Western Australian grain handlers crack down on illegal chemical use on back of high price for oats

06.09.2016

Western Australian grain handlers are cracking down on the use of illegal chemicals on oats for crop-topping, in order to preserve strong export markets.

Off the back of high prices for oats, there have been substantial increases in production of the crop and, according to the Grain Industry Association of Western Australia (GIWA), demand remains strong for export.

But there is concern some farmers might be using chemicals incorrectly, threatening the industry.

GIWA oat council chairman Will Carrington-Jones said it had prompted the association to work with some of the state's grain handlers to test for chemical residue this year.

He said Unigrain at Wagin would be testing all loads, as would CBH, but it was yet to be decided how the co-operative would carry out the testing.

"But [a breach of maximum residue levels] is the one thing that will just close that export industry down," Mr Carrington-Jones said.

Learning lessons from others' mistakes

Mr Carrington-Jones said the grain industry had seen other countries lose their export markets for traces of glyphosate, and it had shed light on the consequences for the Australian grain industry.

This will be the first year the grain handlers have committed to widespread testing.

In Australia, it is illegal to use glyphosate and paraquat on oats for pre-harvest herbicide application, also know as crop-topping.

Crop-topping is spraying crops with chemicals to kill weeds before harvest.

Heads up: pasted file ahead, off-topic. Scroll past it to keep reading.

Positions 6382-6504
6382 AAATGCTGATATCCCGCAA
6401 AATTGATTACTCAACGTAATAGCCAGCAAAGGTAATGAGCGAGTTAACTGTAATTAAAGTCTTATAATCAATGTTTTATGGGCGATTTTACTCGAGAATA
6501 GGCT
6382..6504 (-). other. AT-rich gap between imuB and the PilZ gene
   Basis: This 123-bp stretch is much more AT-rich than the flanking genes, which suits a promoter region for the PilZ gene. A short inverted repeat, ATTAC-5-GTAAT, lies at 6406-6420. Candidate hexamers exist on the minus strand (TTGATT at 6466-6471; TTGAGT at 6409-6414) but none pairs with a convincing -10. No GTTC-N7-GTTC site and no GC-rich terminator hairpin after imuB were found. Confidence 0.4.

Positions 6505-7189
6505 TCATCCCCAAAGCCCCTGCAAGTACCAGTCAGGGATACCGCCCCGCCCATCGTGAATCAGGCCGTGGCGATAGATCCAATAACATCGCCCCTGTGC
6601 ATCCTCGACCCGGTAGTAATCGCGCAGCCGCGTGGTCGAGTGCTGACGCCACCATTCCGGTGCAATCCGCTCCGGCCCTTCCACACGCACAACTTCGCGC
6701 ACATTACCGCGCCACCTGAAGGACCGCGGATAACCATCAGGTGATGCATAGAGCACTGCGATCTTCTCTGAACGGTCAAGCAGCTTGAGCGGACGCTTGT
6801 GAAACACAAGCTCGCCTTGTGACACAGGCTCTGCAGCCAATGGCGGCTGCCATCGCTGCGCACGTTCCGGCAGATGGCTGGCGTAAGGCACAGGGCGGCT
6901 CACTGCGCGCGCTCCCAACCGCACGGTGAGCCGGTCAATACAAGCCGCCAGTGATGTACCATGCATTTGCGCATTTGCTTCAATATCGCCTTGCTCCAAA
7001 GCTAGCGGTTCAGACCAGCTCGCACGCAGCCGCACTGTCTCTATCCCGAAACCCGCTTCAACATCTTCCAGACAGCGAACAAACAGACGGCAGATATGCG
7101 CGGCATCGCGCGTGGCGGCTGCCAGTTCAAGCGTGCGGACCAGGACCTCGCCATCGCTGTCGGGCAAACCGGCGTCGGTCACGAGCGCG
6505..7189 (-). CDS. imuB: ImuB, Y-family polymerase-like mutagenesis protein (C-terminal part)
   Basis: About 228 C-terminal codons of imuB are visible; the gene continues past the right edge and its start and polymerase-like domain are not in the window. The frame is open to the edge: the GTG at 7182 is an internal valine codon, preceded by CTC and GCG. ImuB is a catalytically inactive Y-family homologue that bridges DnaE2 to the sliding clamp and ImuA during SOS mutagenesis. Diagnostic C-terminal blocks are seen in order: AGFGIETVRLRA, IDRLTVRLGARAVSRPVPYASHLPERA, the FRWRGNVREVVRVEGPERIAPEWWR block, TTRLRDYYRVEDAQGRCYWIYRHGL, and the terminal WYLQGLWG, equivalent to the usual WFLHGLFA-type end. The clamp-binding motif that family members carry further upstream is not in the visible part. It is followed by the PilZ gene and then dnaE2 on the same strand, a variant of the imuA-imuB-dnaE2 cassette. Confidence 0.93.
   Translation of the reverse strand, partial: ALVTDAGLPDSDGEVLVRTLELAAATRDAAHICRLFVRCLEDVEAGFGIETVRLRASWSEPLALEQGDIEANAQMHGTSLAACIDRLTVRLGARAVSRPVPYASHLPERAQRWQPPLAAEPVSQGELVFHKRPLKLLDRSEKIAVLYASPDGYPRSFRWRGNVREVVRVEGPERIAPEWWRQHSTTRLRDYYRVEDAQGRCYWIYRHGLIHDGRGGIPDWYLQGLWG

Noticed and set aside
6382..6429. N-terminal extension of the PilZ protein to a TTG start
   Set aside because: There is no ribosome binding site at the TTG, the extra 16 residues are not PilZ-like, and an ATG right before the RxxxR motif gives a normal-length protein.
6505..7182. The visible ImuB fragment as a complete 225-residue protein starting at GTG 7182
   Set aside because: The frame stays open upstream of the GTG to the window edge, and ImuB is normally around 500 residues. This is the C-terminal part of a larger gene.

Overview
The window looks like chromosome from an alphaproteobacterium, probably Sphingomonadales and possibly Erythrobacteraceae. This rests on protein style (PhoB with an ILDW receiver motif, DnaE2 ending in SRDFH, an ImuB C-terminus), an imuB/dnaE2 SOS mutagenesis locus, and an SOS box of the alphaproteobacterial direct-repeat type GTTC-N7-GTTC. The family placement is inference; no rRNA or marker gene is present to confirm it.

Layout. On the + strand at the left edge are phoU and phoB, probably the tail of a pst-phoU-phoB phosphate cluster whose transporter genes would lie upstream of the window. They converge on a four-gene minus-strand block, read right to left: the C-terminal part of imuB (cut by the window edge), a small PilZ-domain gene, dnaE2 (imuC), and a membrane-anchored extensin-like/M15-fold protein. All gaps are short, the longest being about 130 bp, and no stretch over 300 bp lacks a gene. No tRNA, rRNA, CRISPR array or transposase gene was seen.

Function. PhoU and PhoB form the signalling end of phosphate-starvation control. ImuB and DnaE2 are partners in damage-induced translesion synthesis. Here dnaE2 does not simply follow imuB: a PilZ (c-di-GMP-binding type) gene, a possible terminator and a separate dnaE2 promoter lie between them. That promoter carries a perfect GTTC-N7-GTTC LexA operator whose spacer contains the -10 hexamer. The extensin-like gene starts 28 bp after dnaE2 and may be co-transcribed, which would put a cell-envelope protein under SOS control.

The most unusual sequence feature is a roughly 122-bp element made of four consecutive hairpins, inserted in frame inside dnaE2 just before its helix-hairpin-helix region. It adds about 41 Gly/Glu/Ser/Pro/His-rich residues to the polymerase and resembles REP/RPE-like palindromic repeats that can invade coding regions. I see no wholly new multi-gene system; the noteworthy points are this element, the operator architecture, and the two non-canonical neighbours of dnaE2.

In Western Australia, any delivery of grain that contains chemical residues that are not approved, or that are in excess of the maximum residue limit, is a breach of a number of acts.

According to GIWA, "deliveries and sales of chemically-contaminated grain to exporters could be a direct breach of contractual obligations".

Farmers still using glyphosate pre-harvest

Mr Carrington-Jones said despite its legal repercussions, GIWA was aware of some farmers using glyphosate for crop-topping anyway.

"It's not widespread, it's probably individuals," he said.

"It is certainly not an area and a zone that are doing it, but we are aware that it is happening."

Mr Carrington-Jones said if farmers were caught using either of the chemicals for crop-topping, the consequences could be serious.

"I know Unigrain is looking to prosecute," he said.

"And we're certainly backing CBH in on that. We think that's the clear message that's got to go out to growers.

"If we were unlucky enough to find out a bulk shipload or container that had gone into whatever country had come back saying 'We've picked up glyphosate, we've picked up paraqaut, we've picked up low-gram in the system' then that's all going to be returned.



ABC

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